NCERT Class 11 Geography Chapter 11: Water In The Atmosphere YouTube Lecture Handouts

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NCERT Class 11 Geography Part 1 Chapter 11: Water in the Atmosphere

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  • Water Vapour is

  • Water as solid, liquid or gas

  • Moisture by evaporation or transpiration

  • Continuous exchange b/w evaporation, transpiration, condensation and precipitation

  • Absolute Humidity - actual amount of the water vapour present in the atmosphere – ability to hold water depends on temperature

  • Relative Humidity - moisture as compared to full capacity; greater over the oceans and least over the continents

  • Saturated Air – air containing moisture to its full capacity at given temperature

  • Dew point – temperature at which saturation occurs in the sample of air

  • Evaporation – water from liquid to gas

  • Latent Heat of Vaporization – Temperature at which water starts evaporating

  • Increase in temperature increases water absorption and retention capacity of the given parcel of air

  • Condensation – transformation of water vapor to water (by loss of heat). In free air, condensation results from cooling around very small particles termed as hygroscopic condensation nuclei or when the moist air comes in contact with some colder object. It is influenced by temperature, pressure, volume of air and humidity.

Condensation Occurs When

  • temperature of the air is reduced to dew point with its volume remaining constant

  • when both the volume and the temperature are reduced

  • when moisture is added to the air through evaporation

Sublimation – Solid to Gas

  • Forms of condensation can be classified based on temperature and location. Condensation takes place when the dew point is lower than or higher than the freezing point.

  • Dew: When the moisture is deposited in the form of water droplets on cooler surfaces of solid objects - clear sky, calm air, high relative humidity, and cold and long nights. For dew formation, dew point should be above freezing point

  • Frost: Forms on cold surfaces when condensation takes place below freezing point – minute ice crystals - clear sky, calm air, high relative humidity, and cold and long nights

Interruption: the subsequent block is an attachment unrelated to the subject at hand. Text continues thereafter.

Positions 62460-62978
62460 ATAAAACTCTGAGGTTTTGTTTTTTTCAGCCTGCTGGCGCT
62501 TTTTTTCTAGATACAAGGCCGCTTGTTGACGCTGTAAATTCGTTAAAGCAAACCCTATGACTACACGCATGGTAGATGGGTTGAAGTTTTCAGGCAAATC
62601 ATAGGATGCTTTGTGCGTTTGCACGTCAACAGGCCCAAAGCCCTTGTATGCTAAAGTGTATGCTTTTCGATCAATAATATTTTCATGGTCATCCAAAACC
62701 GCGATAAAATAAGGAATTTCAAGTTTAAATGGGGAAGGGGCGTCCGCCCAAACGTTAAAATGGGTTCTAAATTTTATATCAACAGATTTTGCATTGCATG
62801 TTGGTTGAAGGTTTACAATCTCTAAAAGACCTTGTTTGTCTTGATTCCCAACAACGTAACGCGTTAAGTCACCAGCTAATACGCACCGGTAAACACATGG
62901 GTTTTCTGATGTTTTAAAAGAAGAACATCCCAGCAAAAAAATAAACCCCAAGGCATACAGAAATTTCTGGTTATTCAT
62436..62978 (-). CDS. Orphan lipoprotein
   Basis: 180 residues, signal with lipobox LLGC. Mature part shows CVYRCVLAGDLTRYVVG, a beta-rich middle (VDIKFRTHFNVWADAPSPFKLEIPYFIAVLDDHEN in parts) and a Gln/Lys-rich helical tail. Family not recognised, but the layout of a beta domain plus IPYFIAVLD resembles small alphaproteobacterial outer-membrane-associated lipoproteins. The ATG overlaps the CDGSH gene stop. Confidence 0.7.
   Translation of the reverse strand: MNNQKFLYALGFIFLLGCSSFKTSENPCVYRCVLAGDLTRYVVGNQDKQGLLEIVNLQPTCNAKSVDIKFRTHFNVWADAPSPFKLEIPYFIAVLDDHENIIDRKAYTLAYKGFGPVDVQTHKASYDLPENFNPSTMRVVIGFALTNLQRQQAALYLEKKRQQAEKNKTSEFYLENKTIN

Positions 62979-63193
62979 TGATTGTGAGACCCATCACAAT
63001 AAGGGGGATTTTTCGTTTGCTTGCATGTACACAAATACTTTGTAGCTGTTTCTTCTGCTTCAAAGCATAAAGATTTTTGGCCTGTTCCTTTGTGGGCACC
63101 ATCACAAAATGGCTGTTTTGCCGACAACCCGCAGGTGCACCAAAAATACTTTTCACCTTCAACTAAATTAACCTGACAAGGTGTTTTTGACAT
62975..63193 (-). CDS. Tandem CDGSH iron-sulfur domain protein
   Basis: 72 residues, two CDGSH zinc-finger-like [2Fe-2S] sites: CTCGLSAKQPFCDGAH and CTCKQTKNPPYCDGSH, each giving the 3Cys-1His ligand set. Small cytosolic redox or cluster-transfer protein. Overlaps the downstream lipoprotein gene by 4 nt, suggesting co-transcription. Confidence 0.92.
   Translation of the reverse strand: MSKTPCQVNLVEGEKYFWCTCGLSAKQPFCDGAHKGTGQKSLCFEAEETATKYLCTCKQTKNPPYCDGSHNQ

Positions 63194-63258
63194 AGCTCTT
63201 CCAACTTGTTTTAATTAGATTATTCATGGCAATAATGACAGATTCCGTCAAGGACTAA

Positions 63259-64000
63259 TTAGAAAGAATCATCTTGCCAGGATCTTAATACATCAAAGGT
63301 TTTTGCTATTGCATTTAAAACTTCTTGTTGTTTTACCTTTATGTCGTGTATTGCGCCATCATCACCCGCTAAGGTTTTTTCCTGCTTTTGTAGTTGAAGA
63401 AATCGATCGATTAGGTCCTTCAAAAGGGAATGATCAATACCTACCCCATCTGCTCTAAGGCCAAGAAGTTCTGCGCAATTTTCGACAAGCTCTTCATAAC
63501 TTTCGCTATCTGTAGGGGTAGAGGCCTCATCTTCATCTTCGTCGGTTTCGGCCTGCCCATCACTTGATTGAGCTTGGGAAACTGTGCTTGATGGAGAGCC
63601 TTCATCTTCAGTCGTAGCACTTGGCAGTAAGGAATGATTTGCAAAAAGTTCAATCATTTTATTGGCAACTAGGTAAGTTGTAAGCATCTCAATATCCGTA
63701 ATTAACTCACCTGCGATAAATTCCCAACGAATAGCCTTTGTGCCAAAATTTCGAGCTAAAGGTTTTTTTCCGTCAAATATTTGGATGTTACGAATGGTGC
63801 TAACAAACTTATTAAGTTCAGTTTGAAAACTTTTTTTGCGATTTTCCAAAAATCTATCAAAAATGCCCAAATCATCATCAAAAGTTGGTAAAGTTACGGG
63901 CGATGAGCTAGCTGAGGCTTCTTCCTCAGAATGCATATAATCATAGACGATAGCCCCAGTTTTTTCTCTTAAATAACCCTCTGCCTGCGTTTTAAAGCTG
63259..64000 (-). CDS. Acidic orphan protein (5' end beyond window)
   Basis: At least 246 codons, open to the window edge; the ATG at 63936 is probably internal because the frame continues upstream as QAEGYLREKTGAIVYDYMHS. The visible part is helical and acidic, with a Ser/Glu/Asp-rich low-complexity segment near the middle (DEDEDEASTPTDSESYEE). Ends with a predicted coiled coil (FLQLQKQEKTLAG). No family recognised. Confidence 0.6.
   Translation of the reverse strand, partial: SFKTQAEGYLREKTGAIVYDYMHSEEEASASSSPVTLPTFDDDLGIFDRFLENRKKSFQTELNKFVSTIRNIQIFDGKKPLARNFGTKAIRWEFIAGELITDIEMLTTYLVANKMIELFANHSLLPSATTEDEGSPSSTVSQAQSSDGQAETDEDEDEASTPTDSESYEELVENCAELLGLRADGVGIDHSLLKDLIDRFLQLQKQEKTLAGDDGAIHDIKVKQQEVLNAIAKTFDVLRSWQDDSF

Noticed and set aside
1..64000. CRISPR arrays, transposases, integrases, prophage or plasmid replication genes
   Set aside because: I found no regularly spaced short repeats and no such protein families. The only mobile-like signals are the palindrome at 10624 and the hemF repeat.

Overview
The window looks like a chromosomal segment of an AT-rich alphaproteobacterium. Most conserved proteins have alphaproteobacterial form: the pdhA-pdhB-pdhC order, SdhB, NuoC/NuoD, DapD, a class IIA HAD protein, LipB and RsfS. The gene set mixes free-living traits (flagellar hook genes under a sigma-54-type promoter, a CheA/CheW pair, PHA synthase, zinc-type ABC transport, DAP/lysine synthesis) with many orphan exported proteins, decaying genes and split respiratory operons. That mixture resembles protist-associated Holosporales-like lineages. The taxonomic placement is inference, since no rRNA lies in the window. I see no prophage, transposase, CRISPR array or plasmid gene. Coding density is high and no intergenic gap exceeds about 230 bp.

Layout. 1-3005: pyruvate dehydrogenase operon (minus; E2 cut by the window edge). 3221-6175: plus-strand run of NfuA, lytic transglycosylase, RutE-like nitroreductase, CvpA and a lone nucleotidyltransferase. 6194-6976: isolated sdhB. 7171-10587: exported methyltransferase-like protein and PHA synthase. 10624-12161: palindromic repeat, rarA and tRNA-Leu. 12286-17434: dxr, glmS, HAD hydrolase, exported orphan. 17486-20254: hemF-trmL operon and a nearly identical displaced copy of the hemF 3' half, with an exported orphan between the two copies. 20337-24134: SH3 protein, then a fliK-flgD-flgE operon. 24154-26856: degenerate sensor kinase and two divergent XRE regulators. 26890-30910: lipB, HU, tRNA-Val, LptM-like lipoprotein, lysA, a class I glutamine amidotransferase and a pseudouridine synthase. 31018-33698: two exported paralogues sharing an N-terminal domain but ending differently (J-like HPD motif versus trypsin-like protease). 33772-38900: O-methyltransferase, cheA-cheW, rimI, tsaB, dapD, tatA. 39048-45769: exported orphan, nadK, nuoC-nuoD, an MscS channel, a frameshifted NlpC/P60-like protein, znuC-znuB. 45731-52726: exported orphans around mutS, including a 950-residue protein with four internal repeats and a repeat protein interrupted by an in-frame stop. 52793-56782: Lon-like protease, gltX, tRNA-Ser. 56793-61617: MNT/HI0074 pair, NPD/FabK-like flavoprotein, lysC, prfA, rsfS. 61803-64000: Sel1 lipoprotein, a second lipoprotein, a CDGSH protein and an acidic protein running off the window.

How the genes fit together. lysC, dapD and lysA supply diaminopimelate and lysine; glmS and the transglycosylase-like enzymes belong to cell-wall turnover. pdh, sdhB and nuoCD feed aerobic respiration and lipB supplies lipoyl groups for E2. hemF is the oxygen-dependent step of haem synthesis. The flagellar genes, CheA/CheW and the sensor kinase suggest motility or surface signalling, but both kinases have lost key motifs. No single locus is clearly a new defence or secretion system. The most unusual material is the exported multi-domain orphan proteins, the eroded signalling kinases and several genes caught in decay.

• Fog & Mist: fog is a cloud with its base at or very near to the ground; condensation takes place within itself on fine dust particles (smoke as nuclei to form fog)

  • Smoke + Fog = Smog

  • Mist contains more moisture than the fog. In mist each nuclei contains a thicker layer of moisture. Mists are frequent over mountains as the rising warm air up the slopes meets a cold surface.

  • Fog prevalent where warm currents meet cold currents. Fogs are mini clouds in which condensation takes place around nuclei provided by the dust, smoke

Clouds

Water droplets or ice crystals formed by condensation at free air at reasonable heights - expanse, density and transparency or opaqueness clouds are grouped under four types:

  • Cirrus – high altitude, thin, detached, feathery and white

  • Cumulus – cotton wool, patches, scattered with flat base

  • Stratus – layered due to loss of heat or mixing of air mass with different temperature

  • Nimbus – black and dark grey, dense, low, shapeless with thick vapor

Combination

  • High clouds – cirrus, cirrostratus, cirrocumulus

  • Middle clouds – altostratus and altocumulus

  • Low clouds – stratocumulus and nimbostratus

  • Clouds with extensive vertical development – cumulus and cumulonimbus

Precipitation

When resistance of the air fails to hold condensed particles against the force of gravity, they fall on to the earth’s surface & release moisture

  • Rainfall – as rain

  • Snowfall – as snow when temperature is less than - hexagonal crystals

  • Sleet - frozen raindrops and refrozen melted snow-water. When a layer of air with the temperature above freezing point overlies a subfreezing layer near the ground

  • Hailstones – rain solidified as round pieces as concentric layers of ice one over another

Types of Rainfall

  • Conventional – heating of air and rising air mass – in summer and hot part of day – equatorial regions & interior of continents

  • Orographic (Relief) - saturated air mass comes across a mountain, it is forced to ascend and as it rises, it expands; the temperature falls, and the moisture is condensed. Windward side receives more rainfall - winds reach the other slope, they descend, and their temperature rises. Then their capacity to take in moisture increases and leeward (Rainshadow) side is dry

  • Cyclonic – due to cyclone formation

Distribution of Rainfall

  • Rain decreases towards poles

  • Coastal areas have more rain

  • Rain is more over ocean than land

  • Rain is more on windward side than leeward side

  • B/w and N and S of the equator, rain is heavier on the eastern coasts and goes on decreasing towards the west.

  • B/w and N and S of equator, due to westerlies, rainfall is first received on the western margins of the continents and it goes on decreasing towards the east

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